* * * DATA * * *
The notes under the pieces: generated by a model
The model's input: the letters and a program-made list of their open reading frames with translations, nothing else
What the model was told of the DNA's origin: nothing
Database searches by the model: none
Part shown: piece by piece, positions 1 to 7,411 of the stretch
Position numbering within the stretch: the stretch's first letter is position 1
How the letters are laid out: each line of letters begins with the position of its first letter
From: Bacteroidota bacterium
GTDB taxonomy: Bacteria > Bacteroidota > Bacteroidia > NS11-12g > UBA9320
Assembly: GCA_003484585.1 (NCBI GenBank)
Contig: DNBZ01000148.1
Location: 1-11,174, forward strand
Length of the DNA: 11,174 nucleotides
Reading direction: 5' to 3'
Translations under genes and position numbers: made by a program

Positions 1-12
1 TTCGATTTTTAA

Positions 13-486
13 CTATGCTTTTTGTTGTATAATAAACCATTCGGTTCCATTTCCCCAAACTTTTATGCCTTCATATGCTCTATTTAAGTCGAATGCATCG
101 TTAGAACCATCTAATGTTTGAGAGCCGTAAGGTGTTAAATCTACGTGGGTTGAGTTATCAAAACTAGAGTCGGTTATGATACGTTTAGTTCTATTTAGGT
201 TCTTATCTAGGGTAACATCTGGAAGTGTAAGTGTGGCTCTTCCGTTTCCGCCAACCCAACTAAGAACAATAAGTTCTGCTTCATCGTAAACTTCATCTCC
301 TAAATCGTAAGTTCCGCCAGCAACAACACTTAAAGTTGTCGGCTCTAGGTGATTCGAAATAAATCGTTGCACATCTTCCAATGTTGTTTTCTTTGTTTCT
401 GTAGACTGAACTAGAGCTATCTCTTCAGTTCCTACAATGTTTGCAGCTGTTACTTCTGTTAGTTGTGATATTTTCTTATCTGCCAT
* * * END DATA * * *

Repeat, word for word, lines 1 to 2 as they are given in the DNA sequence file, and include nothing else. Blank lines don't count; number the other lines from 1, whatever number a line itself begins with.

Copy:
The notes under the pieces: generated by a model
The model's input: the letters and a program-made list of their open reading frames with translations, nothing else